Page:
In her 77 years, Gail Sheehy has profiled world leaders such as Margaret Thatcher, Mikhail Gorbachev and Hillary Clinton, daring to create a name for herself in the male-dominated world of New Journalism. Her immersive style of reporting serves her well as she turns a critical eye to her own life with the recent release “Daring: My Passages.”
Sheehy’s 1976 bestseller, “Passages,” offered insights into the typical crises of adult lives and was named one of the 10 most influential books of our times by the Library of Congress. Sheehy spoke by phone from her home on New York’s Upper West Side in advance of her appearance as part of the Wisconsin Book Festival, where she will be in conversation with David Maraniss on Friday.
Q: Why did you title your book “Daring”?
A: When I finished the memoir — it took three years to excavate my life — I realized that the theme of my life was “daring.” I’m a normally fearful person, but I found rather early, when I used to participate in swimming races as a little girl, starting at 5 years old with boys who were twice as big as I, the only way to have a chance to win is to be daring, to leap out in front. Sometimes I would take a racing dive and do three of them in a row until I was disqualified because I was so eager to jump.
Daring has been what really characterized my career as a journalist and as a writer. I’m always looking for issues that people hadn’t thought of, or taboos to break. The first issue was mid-life crises and what I called passages, the times of transitions in people’s lives that are predictable and normal and healthy. That made a big splash for boomers in the mid-’70s who began to think, particularly women, “I don’t have to conform to the conventional role of wife and mother, there’s an identity for me out there, too.”
Q: In other interviews, you talk a lot about “having it all.” You have a pretty strong opinion about whether women today can truly have it all. Is it possible?
A: I think it’s just a false premise, an illusion. If that becomes your goal, you’re going to be frustrated most of your life. You may have it all, at a certain point, and not all at once, and maybe not until your 40s. Hillary Clinton didn’t feel independent until she was 53, as she told me, when she first declared her own race for Senate. And you’re not going to keep it all, because eventually, somebody in your mix will get sick, and you may turn into a caregiver for a husband as I did, your children leave and go off to college and maybe not all of them are a total success. You may lose a job or even a career. You have to be prepared to say, “Do I have enough?” That’s the goal to shoot for. Enough self-respect, enough mutual love in your life, enough passion to keep yourself involved even when you’re older and gray.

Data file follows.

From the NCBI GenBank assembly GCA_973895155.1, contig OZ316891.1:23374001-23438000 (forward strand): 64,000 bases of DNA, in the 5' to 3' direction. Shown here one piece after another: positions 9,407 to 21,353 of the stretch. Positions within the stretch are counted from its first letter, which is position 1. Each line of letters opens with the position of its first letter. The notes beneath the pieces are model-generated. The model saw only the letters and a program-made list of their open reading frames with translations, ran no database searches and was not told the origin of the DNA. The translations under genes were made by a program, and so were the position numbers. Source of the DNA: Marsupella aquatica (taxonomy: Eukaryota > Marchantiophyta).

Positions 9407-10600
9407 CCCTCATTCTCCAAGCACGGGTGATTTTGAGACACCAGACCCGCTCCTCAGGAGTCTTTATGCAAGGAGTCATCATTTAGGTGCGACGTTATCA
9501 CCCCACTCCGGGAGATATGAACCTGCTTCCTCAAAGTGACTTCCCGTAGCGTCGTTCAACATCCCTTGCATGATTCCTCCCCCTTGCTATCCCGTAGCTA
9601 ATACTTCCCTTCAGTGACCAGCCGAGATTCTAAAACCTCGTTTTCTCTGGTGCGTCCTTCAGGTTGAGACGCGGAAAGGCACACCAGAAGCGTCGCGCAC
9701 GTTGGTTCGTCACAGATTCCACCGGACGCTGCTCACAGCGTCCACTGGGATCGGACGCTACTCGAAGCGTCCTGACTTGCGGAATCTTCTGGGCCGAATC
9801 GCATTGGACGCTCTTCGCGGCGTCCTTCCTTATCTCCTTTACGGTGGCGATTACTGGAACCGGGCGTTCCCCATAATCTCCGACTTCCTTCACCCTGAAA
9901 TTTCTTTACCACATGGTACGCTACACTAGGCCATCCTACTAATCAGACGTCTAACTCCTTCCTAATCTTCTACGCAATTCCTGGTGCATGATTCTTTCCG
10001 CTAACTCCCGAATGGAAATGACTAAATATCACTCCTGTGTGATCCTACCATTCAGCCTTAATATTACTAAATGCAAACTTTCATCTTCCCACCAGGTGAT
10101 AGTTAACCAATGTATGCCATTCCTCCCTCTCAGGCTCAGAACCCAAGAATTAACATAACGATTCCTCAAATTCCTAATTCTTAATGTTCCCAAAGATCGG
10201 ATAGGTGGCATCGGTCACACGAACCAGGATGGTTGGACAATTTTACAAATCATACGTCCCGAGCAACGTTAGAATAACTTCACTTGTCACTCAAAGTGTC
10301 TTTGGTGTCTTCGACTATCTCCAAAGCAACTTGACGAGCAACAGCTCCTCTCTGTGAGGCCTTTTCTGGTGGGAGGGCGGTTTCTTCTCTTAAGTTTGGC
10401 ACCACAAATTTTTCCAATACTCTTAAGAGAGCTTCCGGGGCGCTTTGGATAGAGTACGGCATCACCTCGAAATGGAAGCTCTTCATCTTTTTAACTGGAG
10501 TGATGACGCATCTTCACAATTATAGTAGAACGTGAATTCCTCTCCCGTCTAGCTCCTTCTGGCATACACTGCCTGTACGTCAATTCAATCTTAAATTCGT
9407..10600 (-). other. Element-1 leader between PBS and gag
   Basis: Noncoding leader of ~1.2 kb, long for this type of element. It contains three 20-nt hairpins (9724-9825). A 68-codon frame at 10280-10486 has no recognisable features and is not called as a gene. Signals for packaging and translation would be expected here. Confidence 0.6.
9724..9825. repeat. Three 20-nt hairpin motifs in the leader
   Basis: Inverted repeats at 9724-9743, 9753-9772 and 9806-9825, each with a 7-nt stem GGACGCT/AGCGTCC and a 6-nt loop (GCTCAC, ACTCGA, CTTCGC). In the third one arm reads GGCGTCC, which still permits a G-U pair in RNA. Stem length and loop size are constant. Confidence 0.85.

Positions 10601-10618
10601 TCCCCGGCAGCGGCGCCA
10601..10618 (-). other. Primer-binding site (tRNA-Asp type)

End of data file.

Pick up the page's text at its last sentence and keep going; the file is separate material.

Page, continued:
Q: Did you approach writing your memoir as you would have any other in-depth personality profile?
A: Yes. I interviewed people about me at different stages of my life and certainly interviewed many of my colleagues at New York magazine where we got our start. I interviewed people about Clay Felker, the creator of New York magazine, my mentor and later my husband and the object of my own caregiving journey. He was a fabulous character, larger than life. Like many larger-than-life characters, he had many sides. I wanted to be a good reporter about him, not just a loving wife.
Q: How does it feel to go back and look at your life this way?
A: Ultimately, it’s very quieting. It was extremely painful in certain chapters to discover things that I had, as we all do, mentally swept under the rug. For instance, my father was very interested in my writing when I was a little girl and used to like to do stories with me. So I wrapped up my childhood chapter with a happy smile. My sister said, “Wait a second. Our father never read a single one of the hundreds of magazine stories you sent to him. Of all of the books you wrote, he never read a word because you were more successful than he was.” So I totally reexamined my relationship with my father.
Q: Do you have any advice for young women who are striving to find balance?
A: Yes. Postpone as long as you can getting married and having children. It takes a long time to become educated well enough to have multiple areas of expertise that you can turn to when one career path may shut down. Also, the 20s are the time when you have the opportunity to fail. You really need to fail early and preferably often. Then you find out that you don’t die from it, you learn from it. Then you can fail better the next time and ultimately succeed. That’s the experimental time I call the “Try-out 20s.”
Q: Can you talk about the Daring Project?
A: The Daring Project is my effort to excite young women to be more daring. Funnily enough, millenials, who have the best chance to be daring in their 20s, tend to be rather gun-shy because the economy is still fragile for them. They came of age when our economy almost went off the cliff, so they’re not all that confident that things will stay better once they get better. A lot of them are looking for a safe, secure job to get them out of Mom’s basement. Actually, that’s the wrong way to go. That’s a short-term fix. The right way to go is to explore, to have multiple jobs during your 20s. See what you really like, what you’re good at, build a nice network of contacts in multiple areas so that you have lots of different places to go in the future if the rug is pulled out from the place you’re in.